HOME >> MEDICINE >> NEWS
Study identifies new drug target for preserving brain cells

Doctors know that the body's natural response to injury inflammation can do more harm than good when it comes to the brain.

But new research from Steven Levison, Ph.D., associate professor of neuroscience and anatomy, Penn State College of Medicine, explains the cellular and molecular reasons why this is true. Furthermore, his research provides important information that could lead to new drugs to prevent brain cell death after injury or as a consequence of neurodegenerative diseases like Alzheimer's.

Levison's study on mice, published in the July 15, 2002, print edition of Journal of Neuroscience, not only describes an important mechanism by which the body reacts to brain injury, but goes farther to show why inhibiting the effects of interleukin-1 a protein immune cells release in response to injury will stop additional brain tissue damage. The article will be released on-line on July 16, 2002.

"The study provides strong rationale for testing IL-1 receptor blocking reagents as treatments for traumatic brain injury and stroke, and even neurodegenerative diseases like multiple sclerosis and Alzheimer's disease," Levison said.

In both mice and humans, IL-1 is a vital component of the injury response. When IL-1 is released into a tissue, it activates scavenger cells known as macrophages to move into the injury site and cause inflammation. Macrophages release substances that kill bacteria and viruses, and they ingest dead cells. They also release IL-1, which signals more macrophages to invade the damaged tissue.

"The macrophage reaction is a good one in regenerating tissues, but in a non-regenerating tissue like the brain, it can be devastating," Levison said.

When macrophages release IL-1 and attract more of the scavenger cells to the brain, they become exited and overactive, causing harm to other cells nearby. This adds to the damage caused by the initial injury and destroys more healthy neurons.
'"/>

Contact: Valerie Gliem
vgliem@psu.edu
717-531-8606
Penn State
16-Jul-2002


Page: 1 2 3

Related medicine news :

1. Study of energy and health in Africa focuses spotlight on charcoal and forest management
2. Study shows promise in identifying kidney failure
3. Study shows patch therapy may be as effective as oral medications
4. Study shows soy is well accepted in school lunches
5. Study finds that coordinating care of chronically ill patients does not increase liability
6. Study provides new estimates of the causes of child mortality worldwide
7. Study finds factors linked to substance use disorder relapse among health care professionals
8. Study finds majority of women willing to accept cervical cancer vaccine for self and children
9. Study shows use of budesonide reduced the risk of asthma related events by 40% in children
10. Study shows risk of cardiac death after radiation for breast cancer has dramatically decreased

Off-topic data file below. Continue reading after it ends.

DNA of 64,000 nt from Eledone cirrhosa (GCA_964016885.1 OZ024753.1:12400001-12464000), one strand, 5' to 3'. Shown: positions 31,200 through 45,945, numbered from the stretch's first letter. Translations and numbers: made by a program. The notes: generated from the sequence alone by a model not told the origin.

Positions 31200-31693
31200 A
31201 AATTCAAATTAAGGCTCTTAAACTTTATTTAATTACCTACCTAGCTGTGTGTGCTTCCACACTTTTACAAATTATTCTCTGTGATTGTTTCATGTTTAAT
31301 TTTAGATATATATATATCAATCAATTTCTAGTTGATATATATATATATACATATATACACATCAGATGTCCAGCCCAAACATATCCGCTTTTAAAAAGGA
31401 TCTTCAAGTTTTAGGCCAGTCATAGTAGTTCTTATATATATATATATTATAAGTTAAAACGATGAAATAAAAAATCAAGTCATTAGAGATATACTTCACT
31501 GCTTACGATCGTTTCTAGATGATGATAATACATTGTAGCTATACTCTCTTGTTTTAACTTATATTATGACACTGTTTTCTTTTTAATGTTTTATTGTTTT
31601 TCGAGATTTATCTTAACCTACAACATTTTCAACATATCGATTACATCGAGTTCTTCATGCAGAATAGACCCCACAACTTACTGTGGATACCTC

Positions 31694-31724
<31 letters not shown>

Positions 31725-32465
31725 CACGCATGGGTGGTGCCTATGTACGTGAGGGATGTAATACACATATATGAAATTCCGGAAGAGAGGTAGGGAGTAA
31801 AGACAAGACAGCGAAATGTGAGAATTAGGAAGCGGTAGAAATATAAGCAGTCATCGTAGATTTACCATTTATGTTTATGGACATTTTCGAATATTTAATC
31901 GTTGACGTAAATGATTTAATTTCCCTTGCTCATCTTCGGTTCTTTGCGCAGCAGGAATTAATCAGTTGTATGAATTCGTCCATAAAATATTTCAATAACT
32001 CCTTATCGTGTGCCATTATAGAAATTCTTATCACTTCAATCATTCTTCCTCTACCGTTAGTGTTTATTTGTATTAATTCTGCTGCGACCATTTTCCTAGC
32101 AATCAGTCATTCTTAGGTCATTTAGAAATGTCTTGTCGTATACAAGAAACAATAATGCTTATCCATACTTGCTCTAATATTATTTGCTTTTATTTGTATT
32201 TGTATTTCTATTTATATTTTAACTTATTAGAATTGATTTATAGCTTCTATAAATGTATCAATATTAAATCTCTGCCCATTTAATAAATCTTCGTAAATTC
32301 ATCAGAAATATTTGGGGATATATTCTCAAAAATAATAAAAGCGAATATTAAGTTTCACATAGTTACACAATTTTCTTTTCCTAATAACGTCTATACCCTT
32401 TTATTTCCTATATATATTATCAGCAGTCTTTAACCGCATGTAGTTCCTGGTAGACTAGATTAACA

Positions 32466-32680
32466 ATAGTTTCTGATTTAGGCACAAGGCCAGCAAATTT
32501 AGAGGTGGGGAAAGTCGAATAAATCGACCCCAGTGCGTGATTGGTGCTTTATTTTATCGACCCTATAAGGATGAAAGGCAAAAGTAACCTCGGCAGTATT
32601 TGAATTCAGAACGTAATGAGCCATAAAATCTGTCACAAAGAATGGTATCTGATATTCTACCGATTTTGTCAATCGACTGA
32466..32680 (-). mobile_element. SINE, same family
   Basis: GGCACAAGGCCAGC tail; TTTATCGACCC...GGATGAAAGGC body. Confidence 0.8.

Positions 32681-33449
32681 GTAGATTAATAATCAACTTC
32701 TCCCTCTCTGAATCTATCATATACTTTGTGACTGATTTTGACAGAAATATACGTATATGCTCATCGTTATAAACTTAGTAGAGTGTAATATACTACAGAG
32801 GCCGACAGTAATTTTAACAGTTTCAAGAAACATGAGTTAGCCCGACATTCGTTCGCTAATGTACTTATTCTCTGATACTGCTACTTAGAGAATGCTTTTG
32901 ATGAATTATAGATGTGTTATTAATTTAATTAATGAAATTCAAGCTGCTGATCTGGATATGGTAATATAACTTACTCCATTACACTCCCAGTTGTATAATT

11. Study shows acrylamide in baked and fried food does not increase risk of breast cancer in women

Post Your Comments:
*Name:
*Comment:
*Email:


(Date:11/13/2018)... ... November 13, 2018 , ... People Serving People, the region’s largest emergency ... to the Max Day slated for Thursday, November 15. Last year, People Serving People ... Max Day. , Give to the Max Day is a project of GiveMN, ...
(Date:11/13/2018)... ... November 13, 2018 , ... ... increased awareness and use of naloxone, an opioid overdose reversal drug. Most states, ... naloxone to individuals without a prescription. , A new study ...
(Date:11/13/2018)... (PRWEB) , ... November 13, 2018 , ... Capillus was ... and Wishes that took place on November 4th at Lucien’s Manor in New Jersey. ... Friends Are By Your Side to provide courageous women battling cancer with a wig ...
(Date:11/13/2018)... Md. (PRWEB) , ... November 13, 2018 , ... ... Cell (hMSC) working cell banks and hMSC-specific bioprocess systems, announces today it has ... for its CliniControl™ line of cGMP hMSC working cell banks. This MF complements ...
(Date:11/13/2018)... ... November 13, 2018 , ... ... on the eating habits of more than 1,000 U.S. consumers. The latest research ... and beverage companies with predictive and forward-thinking analysis. , The research, conducted ...
Breaking Medicine News(10 mins):
(Date:11/13/2018)... ... 2018 , ... Intalere, the healthcare industry leader in delivering ... Outcomes, the latest episode of its Illuminated Path podcast series. , In ... medical surgical solutions at Intalere, shares her thoughts on what progress has been ...
(Date:11/13/2018)... NIGUEL, Calif. (PRWEB) , ... November 13, 2018 ... ... PDF automation solutions and digital transformation, continues its commitment to supporting charitable causes ... Autism . ActivePDF helped contribute to an event called “Spooktacular Social,” an over ...
(Date:11/13/2018)... , ... November 13, 2018 , ... The best treatment ... the November 2018 issue of the American Journal of Sports Medicine. They say, with ... Badia, MD , does not necessarily agree with that strategy, at least when it ...
Breaking Medicine Technology:
Cached News: